Effects of climate change have long been observed by land-users in Eeyou Istchee. Shifting weather patterns, thinner ice, increasing forest fires, and decline in certain wildlife populations jeopardizing food security, are but a few of the many changes reported. As a resilient people, we have always found ways to adapt to environmental risks. However, the pace of these impacts felt in Eeyou Istchee where hunting, fishing, and trapping is still a major part of everyday life is alarming.
Over the years, efforts have been made to create awareness and adaptations to the impacts of climate change in Eeyou Istchee. Observations have been collected through a number of local and regional activities and workshops to find adaptations to ensure access to and safety on the land. The COMEX, a JBNQA-protected environmental review board, has already begun taking into consideration climate change when analyzing impacts from all development projects. Sensitive and high carbon-stock forests are being planned into regionally protected areas. Local greenhouse projects and Styrofoam bans have been contributing to the escalating social conversation in the Cree Nation.
Deputy Grand Chief Mandy Gull states, “The effect of climate change is a global affair. We must do our part for our families, our communities, our nations, and in solidarity with Indigenous communities worldwide. Through extensive and forward-thinking planning of key protected areas, the Cree Nation Government and local Cree communities are contributing to help counter the devastating effects of climate change and reduce impacts on a way of life that has sustained us for centuries. We must all find ways to take part in this global effort.”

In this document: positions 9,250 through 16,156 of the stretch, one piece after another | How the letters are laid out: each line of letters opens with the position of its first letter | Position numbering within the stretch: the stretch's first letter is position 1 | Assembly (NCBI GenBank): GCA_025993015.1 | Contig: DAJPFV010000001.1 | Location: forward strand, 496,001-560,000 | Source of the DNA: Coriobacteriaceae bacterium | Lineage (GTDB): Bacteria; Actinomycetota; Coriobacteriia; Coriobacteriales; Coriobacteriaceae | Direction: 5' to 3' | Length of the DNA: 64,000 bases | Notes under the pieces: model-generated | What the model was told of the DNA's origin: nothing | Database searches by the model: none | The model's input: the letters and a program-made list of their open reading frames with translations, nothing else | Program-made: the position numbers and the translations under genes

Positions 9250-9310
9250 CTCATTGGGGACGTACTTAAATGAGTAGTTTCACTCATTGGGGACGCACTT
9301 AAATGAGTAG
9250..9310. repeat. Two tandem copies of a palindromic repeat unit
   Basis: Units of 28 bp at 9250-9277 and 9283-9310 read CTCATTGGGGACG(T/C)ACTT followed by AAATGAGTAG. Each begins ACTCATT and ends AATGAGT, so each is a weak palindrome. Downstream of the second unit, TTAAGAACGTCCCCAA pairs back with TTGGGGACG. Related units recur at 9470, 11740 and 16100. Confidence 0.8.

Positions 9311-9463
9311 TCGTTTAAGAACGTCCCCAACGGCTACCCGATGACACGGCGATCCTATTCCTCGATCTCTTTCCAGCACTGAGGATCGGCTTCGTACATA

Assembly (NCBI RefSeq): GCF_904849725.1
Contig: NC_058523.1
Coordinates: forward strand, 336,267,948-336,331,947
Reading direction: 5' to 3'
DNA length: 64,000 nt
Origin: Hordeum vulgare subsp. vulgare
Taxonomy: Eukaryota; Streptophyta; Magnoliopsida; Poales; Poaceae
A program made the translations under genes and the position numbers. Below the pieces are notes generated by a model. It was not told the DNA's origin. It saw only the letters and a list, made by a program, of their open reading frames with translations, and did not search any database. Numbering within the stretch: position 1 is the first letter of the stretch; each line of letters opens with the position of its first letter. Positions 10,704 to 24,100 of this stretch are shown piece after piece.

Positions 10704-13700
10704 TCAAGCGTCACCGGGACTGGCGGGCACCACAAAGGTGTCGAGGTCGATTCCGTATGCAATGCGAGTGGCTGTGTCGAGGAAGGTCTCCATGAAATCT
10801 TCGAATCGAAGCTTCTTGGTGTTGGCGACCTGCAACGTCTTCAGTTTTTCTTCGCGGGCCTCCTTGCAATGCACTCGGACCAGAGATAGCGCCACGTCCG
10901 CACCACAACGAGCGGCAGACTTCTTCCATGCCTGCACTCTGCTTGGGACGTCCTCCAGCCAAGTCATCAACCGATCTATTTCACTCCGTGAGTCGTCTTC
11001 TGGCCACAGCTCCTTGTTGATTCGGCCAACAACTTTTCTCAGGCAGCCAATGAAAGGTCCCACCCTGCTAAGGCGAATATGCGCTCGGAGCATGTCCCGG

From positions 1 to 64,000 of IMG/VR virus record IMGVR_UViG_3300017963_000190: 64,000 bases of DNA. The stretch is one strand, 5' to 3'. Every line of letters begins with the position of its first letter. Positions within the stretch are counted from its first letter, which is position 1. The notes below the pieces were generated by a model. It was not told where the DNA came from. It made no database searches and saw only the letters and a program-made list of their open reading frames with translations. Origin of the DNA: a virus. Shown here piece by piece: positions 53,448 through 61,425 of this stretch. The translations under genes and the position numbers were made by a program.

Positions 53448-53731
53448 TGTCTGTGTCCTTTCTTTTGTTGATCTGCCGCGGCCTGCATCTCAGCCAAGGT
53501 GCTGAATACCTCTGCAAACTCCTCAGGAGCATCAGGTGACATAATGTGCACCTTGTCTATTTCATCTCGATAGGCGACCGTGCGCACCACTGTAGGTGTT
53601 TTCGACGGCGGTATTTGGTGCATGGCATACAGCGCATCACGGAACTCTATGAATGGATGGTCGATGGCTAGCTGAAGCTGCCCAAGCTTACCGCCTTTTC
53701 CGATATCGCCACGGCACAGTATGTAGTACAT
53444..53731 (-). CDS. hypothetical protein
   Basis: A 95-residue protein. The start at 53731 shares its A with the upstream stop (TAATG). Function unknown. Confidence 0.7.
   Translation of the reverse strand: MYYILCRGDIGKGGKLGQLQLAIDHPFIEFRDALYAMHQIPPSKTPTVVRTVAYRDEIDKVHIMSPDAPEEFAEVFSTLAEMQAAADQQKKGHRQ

Proposed government action must be inclusive of Cree observations and efforts in the fight against climate change. Our privileged relationship with the territory is fundamental to the proper and meaningful development of government policies on climate change for Eeyou Istchee. Government policies must take into account the experiences of Indigenous communities threatened by this ever-growing crisis.
“The Cree Nation has been proactive in observing and adapting to the risks of climate change threatening traditional activities and way of life. Communities understand firsthand the severity of this, but are also in a position to provide invaluable direction to policies. We insist that governments, federal and provincial, include the Cree Nation in the elaboration of climate change policies imperative to the sustainability of our development, a cornerstone of our 1975 JBNQA treaty.”, declared Grand Chief Dr. Abel Bosum.